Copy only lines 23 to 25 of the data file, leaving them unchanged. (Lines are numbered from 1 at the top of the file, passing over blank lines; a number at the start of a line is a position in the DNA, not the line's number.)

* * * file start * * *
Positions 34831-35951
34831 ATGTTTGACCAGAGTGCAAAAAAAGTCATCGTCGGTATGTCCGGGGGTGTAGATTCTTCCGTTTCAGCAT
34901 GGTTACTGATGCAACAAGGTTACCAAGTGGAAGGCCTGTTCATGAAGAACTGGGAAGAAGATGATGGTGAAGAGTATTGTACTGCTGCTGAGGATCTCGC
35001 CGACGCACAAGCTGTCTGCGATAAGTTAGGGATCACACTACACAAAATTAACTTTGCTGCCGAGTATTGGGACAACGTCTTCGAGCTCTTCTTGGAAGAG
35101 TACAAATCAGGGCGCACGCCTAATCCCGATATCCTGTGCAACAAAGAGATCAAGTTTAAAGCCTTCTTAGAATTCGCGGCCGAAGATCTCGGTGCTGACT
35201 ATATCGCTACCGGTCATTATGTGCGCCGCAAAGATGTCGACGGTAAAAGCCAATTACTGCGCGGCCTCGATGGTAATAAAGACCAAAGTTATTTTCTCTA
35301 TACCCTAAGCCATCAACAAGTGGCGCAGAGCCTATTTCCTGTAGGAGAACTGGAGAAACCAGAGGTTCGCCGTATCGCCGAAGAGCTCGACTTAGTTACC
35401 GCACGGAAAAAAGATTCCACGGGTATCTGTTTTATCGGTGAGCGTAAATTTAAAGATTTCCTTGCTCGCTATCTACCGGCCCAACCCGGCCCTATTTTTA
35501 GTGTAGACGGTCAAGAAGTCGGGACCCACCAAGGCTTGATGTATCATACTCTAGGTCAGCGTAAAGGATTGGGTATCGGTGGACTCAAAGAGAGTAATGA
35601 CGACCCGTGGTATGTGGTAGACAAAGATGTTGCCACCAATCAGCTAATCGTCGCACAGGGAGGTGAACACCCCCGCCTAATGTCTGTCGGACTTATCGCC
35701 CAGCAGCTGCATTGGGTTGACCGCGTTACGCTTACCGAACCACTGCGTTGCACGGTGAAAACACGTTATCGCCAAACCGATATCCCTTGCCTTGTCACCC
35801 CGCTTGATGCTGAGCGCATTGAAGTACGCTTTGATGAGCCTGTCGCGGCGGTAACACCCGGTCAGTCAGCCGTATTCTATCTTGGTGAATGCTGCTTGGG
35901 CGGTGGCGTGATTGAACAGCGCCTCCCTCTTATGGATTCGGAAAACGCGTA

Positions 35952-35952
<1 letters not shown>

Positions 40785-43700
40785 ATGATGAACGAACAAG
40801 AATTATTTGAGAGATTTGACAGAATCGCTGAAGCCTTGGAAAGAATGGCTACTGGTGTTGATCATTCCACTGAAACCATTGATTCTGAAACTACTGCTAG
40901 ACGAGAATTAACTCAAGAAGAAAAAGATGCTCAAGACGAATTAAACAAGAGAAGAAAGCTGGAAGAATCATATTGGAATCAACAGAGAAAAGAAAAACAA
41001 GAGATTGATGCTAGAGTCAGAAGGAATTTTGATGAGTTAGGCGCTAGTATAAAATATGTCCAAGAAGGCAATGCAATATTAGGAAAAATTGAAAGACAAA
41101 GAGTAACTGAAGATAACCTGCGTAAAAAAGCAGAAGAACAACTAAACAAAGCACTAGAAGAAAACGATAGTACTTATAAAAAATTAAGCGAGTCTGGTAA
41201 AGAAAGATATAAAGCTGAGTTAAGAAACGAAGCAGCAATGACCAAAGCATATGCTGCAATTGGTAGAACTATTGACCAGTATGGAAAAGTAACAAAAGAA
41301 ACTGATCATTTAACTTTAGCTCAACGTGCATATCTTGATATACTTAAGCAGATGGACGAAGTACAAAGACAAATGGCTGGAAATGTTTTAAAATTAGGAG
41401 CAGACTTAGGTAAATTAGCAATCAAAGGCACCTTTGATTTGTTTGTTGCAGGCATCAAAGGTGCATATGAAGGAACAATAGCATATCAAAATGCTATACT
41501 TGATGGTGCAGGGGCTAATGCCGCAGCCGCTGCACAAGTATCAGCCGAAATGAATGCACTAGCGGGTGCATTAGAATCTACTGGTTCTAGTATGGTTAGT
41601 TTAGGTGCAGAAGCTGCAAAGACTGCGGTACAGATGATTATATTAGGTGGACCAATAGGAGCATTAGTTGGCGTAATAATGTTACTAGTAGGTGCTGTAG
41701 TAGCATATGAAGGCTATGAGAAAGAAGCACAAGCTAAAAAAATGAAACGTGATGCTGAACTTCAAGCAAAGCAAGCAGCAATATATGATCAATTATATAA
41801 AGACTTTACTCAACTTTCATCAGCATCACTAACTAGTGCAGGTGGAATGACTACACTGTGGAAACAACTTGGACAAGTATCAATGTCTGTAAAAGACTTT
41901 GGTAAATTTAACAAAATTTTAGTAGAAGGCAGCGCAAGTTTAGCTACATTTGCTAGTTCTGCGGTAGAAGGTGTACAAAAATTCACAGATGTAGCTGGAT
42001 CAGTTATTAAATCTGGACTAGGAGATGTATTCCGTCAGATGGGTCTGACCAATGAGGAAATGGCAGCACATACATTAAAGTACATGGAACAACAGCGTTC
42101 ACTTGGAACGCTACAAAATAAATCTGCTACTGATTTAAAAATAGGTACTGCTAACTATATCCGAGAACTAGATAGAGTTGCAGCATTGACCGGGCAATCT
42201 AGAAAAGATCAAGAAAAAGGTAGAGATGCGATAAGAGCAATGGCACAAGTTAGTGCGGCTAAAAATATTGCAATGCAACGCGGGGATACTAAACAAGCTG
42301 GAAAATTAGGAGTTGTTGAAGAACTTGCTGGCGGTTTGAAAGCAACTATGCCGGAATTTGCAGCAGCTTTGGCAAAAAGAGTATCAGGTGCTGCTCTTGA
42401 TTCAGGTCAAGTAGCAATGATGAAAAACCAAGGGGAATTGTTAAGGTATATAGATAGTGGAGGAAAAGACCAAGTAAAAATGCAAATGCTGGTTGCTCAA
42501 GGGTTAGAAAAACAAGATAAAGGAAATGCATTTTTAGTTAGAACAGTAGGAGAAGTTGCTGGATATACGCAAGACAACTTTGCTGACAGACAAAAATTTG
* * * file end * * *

41301 ACTGATCATTTAACTTTAGCTCAACGTGCATATCTTGATATACTTAAGCAGATGGACGAAGTACAAAGACAAATGGCTGGAAATGTTTTAAAATTAGGAG
41401 CAGACTTAGGTAAATTAGCAATCAAAGGCACCTTTGATTTGTTTGTTGCAGGCATCAAAGGTGCATATGAAGGAACAATAGCATATCAAAATGCTATACT
41501 TGATGGTGCAGGGGCTAATGCCGCAGCCGCTGCACAAGTATCAGCCGAAATGAATGCACTAGCGGGTGCATTAGAATCTACTGGTTCTAGTATGGTTAGT